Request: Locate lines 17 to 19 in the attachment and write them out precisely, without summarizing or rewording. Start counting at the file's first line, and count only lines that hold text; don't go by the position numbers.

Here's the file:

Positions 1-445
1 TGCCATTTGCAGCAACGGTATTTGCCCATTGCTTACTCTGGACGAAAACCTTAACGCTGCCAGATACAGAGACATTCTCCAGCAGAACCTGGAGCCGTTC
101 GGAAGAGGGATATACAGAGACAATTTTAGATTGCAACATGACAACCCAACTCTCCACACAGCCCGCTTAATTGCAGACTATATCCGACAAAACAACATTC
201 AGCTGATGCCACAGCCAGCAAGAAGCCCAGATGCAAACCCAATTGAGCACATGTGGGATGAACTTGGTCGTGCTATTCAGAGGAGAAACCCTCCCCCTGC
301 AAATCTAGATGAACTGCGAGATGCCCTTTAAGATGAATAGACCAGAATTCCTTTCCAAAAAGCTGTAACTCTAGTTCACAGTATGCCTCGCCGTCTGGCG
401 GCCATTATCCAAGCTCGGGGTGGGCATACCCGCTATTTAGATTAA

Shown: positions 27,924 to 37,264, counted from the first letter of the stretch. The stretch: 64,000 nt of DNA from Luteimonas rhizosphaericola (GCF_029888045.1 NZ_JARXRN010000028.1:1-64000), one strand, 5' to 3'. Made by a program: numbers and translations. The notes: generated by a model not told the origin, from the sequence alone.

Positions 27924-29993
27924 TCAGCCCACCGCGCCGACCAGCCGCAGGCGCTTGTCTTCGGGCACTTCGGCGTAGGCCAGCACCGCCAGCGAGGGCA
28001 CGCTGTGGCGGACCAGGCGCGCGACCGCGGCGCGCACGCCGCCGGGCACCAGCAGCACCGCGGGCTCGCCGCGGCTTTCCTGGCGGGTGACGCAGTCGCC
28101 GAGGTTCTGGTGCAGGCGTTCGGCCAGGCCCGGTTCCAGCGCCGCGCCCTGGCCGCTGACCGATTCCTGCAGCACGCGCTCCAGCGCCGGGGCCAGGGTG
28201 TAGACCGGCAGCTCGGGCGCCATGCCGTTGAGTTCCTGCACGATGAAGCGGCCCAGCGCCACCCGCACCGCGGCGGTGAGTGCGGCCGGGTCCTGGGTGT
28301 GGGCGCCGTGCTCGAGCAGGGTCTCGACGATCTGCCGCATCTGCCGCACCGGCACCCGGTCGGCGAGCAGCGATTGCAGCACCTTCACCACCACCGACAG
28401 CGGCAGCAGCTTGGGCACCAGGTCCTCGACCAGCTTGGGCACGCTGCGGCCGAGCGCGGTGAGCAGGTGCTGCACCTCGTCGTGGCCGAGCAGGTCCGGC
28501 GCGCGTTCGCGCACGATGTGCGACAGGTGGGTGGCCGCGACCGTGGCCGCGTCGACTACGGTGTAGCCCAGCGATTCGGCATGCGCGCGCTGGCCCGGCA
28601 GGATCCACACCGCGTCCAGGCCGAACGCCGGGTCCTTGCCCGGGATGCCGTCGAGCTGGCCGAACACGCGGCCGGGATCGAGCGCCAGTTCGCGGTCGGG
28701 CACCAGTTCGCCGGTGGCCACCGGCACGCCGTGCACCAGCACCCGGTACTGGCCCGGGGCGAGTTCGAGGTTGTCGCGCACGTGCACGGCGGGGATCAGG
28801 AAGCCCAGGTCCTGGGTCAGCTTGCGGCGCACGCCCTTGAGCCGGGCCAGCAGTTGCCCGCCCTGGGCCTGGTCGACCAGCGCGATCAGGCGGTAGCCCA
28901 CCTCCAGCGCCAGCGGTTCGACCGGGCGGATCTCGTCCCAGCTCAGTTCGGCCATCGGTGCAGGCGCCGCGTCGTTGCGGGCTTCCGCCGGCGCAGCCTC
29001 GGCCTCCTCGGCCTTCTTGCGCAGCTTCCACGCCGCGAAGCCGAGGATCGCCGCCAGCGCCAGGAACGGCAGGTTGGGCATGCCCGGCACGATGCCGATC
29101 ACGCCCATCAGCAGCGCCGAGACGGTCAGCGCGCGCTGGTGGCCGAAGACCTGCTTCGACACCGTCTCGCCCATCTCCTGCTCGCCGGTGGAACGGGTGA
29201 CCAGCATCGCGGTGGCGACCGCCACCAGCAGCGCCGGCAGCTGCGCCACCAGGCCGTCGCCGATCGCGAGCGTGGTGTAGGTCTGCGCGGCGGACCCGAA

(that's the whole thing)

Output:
28701 CACCAGTTCGCCGGTGGCCACCGGCACGCCGTGCACCAGCACCCGGTACTGGCCCGGGGCGAGTTCGAGGTTGTCGCGCACGTGCACGGCGGGGATCAGG
28801 AAGCCCAGGTCCTGGGTCAGCTTGCGGCGCACGCCCTTGAGCCGGGCCAGCAGTTGCCCGCCCTGGGCCTGGTCGACCAGCGCGATCAGGCGGTAGCCCA
28901 CCTCCAGCGCCAGCGGTTCGACCGGGCGGATCTCGTCCCAGCTCAGTTCGGCCATCGGTGCAGGCGCCGCGTCGTTGCGGGCTTCCGCCGGCGCAGCCTC